TMJ Disorders

Although Dr. Buche has a broad background in understanding the nature of pain associated with the masticatory process, most such pain is not surgical. Fewer than 5% of all patients who have pain with or near the temporomandibular joint will require surgery. In fact, most oral and maxillofacial surgeons are reluctant to operate on this joint unless there is specific bone pathology . Because of this, Dr. Buche will suggest that you seek pain management with your general dentist Your dentist will fabricate appliances and offer symptomatic care that is not surgical. These are things a surgeon usually does not do. The discomfort associated with the temporomandibular joint and associated muscles represents a family of problems related to your complex jaw joint. Most pain is muscle related, and it is very real- and can be quite severe. But it is usually not managed by surgery. Internal changes in the joint, described as internal derangements, will many times get better if just left alone for some time. If you have had symptoms like pain or a “clicking” sound you’ll be glad to know that these problems are more easily diagnosed and treated than they were in the past. Most surgeons also strongly agree that conservative management, conservative NON surgical intervention is best. So, if any dental practitioner advises irreversible procedures to manage muscle pain, such as significant alteration of the bite with the grinding of many teeth– or lots and lots of crowns, it might be advisable to at least seek a second opinion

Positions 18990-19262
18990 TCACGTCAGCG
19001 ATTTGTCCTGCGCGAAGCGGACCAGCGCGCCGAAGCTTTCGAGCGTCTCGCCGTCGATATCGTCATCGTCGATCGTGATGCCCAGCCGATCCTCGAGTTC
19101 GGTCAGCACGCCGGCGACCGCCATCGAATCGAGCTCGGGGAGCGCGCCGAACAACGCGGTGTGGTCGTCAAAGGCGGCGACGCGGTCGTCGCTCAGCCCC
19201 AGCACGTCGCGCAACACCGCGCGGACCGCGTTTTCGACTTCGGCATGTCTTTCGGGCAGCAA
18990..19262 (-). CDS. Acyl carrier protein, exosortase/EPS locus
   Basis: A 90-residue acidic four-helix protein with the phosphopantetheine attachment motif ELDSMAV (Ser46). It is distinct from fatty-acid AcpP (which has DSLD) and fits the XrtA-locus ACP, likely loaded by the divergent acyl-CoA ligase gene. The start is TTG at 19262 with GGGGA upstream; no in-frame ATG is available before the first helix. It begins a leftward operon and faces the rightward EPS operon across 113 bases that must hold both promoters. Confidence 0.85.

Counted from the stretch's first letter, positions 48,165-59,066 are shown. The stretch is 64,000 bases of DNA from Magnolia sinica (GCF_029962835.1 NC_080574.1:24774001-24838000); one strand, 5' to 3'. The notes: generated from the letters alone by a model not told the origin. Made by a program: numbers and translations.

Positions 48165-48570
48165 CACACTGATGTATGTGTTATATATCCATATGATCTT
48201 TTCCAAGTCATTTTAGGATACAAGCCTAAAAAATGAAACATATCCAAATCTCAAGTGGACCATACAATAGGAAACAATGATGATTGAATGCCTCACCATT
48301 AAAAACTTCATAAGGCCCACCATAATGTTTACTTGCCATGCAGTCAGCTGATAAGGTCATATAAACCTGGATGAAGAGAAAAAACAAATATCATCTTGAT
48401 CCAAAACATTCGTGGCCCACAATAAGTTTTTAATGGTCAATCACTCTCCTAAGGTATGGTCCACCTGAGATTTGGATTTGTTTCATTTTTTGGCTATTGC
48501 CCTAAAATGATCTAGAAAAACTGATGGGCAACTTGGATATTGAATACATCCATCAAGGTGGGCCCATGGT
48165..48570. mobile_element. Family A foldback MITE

TMJ disorders develop for many reasons. You might clench or grind your teeth, tightening your jaw muscles and stressing your TM joint. You may have a damaged jaw joint due to injury or disease. There are many things about the discomfort associated with the masticatory system that we do not fully understand. For instance, the vast majority of patients with painful muscles or a painful joint are—- women! There is much to learn. However, for your information, the following questions might help you decide whether to seek consultation with your dentist.

  • Are you aware of grinding or clenching your teeth?
  • Do you wake up with sore, stiff muscles around your jaws?
  • Do you have frequent headaches or neck aches that seem to be associated with your teeth?
  • Does the pain get worse when you clench your teeth?
  • Does stress make your clenching and pain worse?
  • Does your jaw click, pop, grate, catch, or lock when you open your mouth?
  • Is it difficult or painful to open your mouth, eat or yawn?
  • Have you ever injured your neck, head or jaws?
  • Have you had problems (such as arthritis) with other joints?
  • Do your teeth meet differently from time to time?

ThThe VAST majority of those with TMJ symtoms are not surgical candidates! Most patients will respond to very conservative care. Understanding your disorder becomes the first priority.